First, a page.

Turkey had intended to order 100 F-35As. In tandem with procurement, Turkey’s participation in the F-35 development program has facilitated access for its industry in providing inputs for the F-35’s supply-chain. Currently, Turkey’s slated to provide all F-35 customers (including the US) with two core subsystems, i.e. its “panoramic cockpit display and its missile remote interface unit.”[4] Thus far, it appears that the F-35A Joint Program Office will continue with the program as-is, though it could reportedly take two years for the US Department of Defence (DoD) to find an alternate supplier.[5]

However, 10 different Turkish firms are involved in supplying inputs for the Turkish F-35A program, including a number of aerostructure sub-assemblies, electrical wiring, landing gear components and depot-level maintenance, repair and overhaul (MRO) for the Pratt & Whitney F135 turbofan engine.[6] The work has been split between state-owned and private sector players in Turkey and, in all likelihood, had required these companies to build internal capacity in the way of engineering and production facilities to supply these inputs up-to standard specifications (be it for the Turkish Air Force or export).

Defence Industry Development: Taking America for Granted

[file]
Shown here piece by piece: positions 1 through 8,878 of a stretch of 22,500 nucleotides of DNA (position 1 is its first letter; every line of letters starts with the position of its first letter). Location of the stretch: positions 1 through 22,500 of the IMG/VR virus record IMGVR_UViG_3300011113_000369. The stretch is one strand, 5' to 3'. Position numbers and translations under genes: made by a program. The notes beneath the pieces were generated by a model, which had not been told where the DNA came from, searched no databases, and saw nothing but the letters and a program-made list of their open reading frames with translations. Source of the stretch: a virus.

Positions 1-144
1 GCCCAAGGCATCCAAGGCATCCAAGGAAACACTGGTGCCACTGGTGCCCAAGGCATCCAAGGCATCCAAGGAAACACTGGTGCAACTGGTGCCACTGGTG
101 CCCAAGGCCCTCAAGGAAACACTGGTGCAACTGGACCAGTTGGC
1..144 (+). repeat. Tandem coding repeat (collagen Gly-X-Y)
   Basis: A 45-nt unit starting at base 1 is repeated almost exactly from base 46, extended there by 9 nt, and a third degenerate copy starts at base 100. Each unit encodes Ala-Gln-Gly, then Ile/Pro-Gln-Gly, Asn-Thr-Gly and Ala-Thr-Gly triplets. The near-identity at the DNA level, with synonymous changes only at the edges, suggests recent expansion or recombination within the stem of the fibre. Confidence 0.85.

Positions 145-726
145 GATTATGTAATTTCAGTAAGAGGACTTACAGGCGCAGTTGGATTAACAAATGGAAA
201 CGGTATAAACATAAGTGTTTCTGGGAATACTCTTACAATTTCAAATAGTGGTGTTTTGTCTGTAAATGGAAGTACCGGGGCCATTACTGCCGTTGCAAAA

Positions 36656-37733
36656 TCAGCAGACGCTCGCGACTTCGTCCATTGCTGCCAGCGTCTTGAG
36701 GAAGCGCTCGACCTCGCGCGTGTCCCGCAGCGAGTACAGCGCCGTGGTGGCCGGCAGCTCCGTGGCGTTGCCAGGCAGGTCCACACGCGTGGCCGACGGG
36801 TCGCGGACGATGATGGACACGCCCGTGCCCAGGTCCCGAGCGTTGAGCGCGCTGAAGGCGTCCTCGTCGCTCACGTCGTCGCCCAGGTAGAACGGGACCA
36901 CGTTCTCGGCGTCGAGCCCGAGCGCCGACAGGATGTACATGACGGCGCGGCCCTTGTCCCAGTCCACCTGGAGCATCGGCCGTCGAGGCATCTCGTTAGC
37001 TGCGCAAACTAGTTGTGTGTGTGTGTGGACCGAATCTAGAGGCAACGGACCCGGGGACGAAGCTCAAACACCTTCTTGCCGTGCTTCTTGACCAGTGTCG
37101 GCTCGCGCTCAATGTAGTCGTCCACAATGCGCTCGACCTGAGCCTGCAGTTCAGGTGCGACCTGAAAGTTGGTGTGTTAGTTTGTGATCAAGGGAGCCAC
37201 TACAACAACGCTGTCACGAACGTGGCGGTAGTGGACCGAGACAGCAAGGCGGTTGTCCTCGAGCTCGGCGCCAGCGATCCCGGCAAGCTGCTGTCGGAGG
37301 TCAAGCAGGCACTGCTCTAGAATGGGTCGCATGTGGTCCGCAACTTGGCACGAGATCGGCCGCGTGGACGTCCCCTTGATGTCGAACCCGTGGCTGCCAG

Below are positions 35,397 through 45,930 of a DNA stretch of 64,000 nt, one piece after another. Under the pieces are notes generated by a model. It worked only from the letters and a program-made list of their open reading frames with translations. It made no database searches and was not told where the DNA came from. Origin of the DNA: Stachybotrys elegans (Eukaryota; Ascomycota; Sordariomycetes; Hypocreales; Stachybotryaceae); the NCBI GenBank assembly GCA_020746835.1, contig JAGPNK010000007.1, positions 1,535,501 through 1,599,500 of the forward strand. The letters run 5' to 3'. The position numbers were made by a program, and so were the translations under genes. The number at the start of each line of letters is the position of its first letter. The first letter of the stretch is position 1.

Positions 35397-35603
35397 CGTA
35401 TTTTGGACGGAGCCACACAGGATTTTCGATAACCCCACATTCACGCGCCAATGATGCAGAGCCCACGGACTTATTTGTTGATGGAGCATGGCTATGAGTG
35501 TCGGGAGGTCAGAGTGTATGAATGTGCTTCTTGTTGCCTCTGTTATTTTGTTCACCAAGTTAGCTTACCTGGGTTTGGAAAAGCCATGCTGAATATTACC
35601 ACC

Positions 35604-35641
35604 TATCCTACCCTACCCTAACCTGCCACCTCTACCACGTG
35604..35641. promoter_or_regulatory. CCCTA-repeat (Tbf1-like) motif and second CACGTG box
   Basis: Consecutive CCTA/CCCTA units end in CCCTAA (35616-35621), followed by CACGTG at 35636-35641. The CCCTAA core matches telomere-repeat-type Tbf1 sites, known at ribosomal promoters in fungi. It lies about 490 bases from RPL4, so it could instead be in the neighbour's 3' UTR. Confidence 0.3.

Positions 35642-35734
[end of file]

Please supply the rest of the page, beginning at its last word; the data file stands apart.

By moving ahead with the F-35 (and, in turn, eschewing alternate options such as the Eurofighter Typhoon or Dassault Rafale), Ankara had bet on its ongoing relationship with the US defence industry as its means to expand its own industry. If not for Trump’s decisions, Ankara’s decision to join the F-35 was rational at the time it was made. After all, who would have thought that a US ally and NATO power that is extensively ingrained into the US defence industry supply-channel would get sanctioned? However, there are deeper aspects to acknowledge for Ankara’s F-35 decision, i.e. the fact that it was the US that actually helped the Turkish defence industry develop in its infancy and, in turn, grow into the entity it is today.

Since the 1980s, Turkish Aerospace Industries (now Turkish Aerospace: TA) collaborated with the defence giant Lockheed Martin to bring the Turkish Air Force’s (TuAF) F-16 program to fruition. Between 1987 and 1995, TAI was able to manufacture 70% of the F-16C/D’s airframe (i.e. its wings as well as its aft and center fuselage).[7] TAI’s contributions increased to 80% from 1995 to 1999, with TAI adding the flaperons as well as stuffing tasks and other subassemblies.[8] TAI’s capacity building was done as part of Lockheed Martin’s offsets to Turkey, enabling TAI/TA to build the in-house expertise and infrastructure to extend itself into other programs, such as the T129 ATAK, Hürkuş, A320 (sub-assemblies) and TF-X next-generation fighter.